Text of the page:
BAVA KAMA 33-35 - Two weeks of study material have been dedicated by Mrs. Estanne Abraham Fawer to honor the ninth Yahrzeit of her father, Rav Mordechai ben Eliezer Zvi (Rabbi Morton Weiner) Z'L, who passed away on 18 Teves 5760. May the merit of supporting and advancing Dafyomi study -- which was so important to him -- during the weeks of his Yahrzeit serve as an Iluy for his Neshamah.

QUESTION: The Mishnah states that if two oxen cause damage to each other and the damages are assessed to be of equal value, no payment is rendered. If the damaged caused by one is more than the damage caused by the other, its owner must pay the difference.
TOSFOS (DH Shnei) is bothered by a question. It seems obvious that if the damages are equal, the two owners should not have to pay each other equal amounts. Similarly, it seems obvious that if there is a difference between the values of the damages, only the difference has to be paid. Why is it necessary for the Mishnah to teach these obvious laws?
(a) The ROSH (3:13) answers that RASHI (DH Mu'ad) understands that even in a case of a Tam and a Mu'ad who gored each other, the calculation of the value of the damages is made based on the entire amount of the damage, even though the owner of the Tam normally pays for only half of the value of the damage. Without the Mishnah, one would have thought that the calculation is based on the amounts which each owner is liable to pay, and not on the actual value of the damage.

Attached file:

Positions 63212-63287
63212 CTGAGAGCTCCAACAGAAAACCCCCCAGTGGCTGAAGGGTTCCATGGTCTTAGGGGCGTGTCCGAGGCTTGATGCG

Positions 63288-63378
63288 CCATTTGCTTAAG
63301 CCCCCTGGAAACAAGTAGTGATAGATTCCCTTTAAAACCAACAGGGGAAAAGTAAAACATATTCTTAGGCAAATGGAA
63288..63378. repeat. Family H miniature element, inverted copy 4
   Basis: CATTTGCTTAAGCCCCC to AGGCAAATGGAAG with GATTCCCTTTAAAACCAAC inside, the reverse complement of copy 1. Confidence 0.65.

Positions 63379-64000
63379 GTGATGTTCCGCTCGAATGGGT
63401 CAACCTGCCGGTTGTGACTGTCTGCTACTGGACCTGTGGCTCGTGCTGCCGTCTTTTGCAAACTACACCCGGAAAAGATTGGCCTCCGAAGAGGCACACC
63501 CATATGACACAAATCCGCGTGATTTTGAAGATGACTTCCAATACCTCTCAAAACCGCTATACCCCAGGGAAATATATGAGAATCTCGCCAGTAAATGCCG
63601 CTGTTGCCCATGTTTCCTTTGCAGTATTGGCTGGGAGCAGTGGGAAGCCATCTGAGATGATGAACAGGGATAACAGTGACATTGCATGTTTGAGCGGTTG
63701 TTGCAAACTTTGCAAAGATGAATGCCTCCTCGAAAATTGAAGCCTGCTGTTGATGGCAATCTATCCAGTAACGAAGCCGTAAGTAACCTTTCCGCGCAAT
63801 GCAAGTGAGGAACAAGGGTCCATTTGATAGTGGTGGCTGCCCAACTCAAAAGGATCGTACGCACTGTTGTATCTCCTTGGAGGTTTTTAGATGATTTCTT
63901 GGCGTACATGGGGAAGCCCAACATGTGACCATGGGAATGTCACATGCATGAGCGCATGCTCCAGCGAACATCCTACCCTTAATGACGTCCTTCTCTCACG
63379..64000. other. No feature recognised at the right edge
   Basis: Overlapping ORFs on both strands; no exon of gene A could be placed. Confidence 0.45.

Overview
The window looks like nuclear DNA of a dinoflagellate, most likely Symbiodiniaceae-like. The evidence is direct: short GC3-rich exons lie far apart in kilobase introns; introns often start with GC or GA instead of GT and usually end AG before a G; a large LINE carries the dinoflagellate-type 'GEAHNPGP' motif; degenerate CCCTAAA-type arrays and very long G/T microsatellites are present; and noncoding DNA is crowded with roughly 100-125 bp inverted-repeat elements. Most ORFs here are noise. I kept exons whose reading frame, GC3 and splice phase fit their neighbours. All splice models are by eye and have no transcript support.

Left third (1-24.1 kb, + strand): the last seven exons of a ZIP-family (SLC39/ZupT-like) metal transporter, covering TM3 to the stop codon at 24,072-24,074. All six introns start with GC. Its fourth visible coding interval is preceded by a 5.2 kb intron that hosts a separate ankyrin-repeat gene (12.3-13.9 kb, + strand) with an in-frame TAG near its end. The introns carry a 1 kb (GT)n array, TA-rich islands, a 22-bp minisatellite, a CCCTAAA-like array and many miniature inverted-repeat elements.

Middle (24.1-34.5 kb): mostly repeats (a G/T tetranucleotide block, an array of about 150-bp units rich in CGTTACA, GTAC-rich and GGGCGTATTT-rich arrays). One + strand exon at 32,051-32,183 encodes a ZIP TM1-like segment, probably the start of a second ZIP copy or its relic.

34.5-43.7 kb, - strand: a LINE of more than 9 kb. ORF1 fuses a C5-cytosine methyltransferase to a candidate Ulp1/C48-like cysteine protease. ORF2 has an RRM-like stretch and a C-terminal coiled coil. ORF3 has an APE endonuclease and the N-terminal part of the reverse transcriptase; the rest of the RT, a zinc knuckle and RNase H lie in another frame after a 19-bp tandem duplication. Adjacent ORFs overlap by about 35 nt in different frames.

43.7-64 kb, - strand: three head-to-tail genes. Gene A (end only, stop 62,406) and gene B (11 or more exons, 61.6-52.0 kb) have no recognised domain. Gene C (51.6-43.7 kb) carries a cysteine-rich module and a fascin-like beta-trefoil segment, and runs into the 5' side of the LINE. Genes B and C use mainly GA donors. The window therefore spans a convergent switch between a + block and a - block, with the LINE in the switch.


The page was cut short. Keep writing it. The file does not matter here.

For example, if Reuven's Tam ox and Shimon's Mu'ad ox were fighting, and Reuven's ox caused forty Dinar of damage while Shimon's caused fifty Dinar of damage, normally Shimon would owe Reuven thirty Dinar -- fifty Dinar minus the twenty Dinar's worth of damage (Chatzi Nezek of forty Dinar) which Reuven should have to pay. However, the Mishnah teaches that Shimon owes Reuven only ten Dinar, the difference between the actual value of each ox's damage.
The GIDULEI SHMUEL points out that if one of the animals is owned by someone who has no liability at all, such as a minor, this would not be the case. Alternatively, if one of the oxen was being watched by a caretaker who accepted responsibility for any damage the ox causes, but not for damages that it suffers, this law would not apply. The caretaker would have to pay for the damages the ox causes, but the payment from the owner of the other ox would go directly to the actual owner of the ox in the care of the caretaker. Therefore, there would be no cancellation of payments of damages.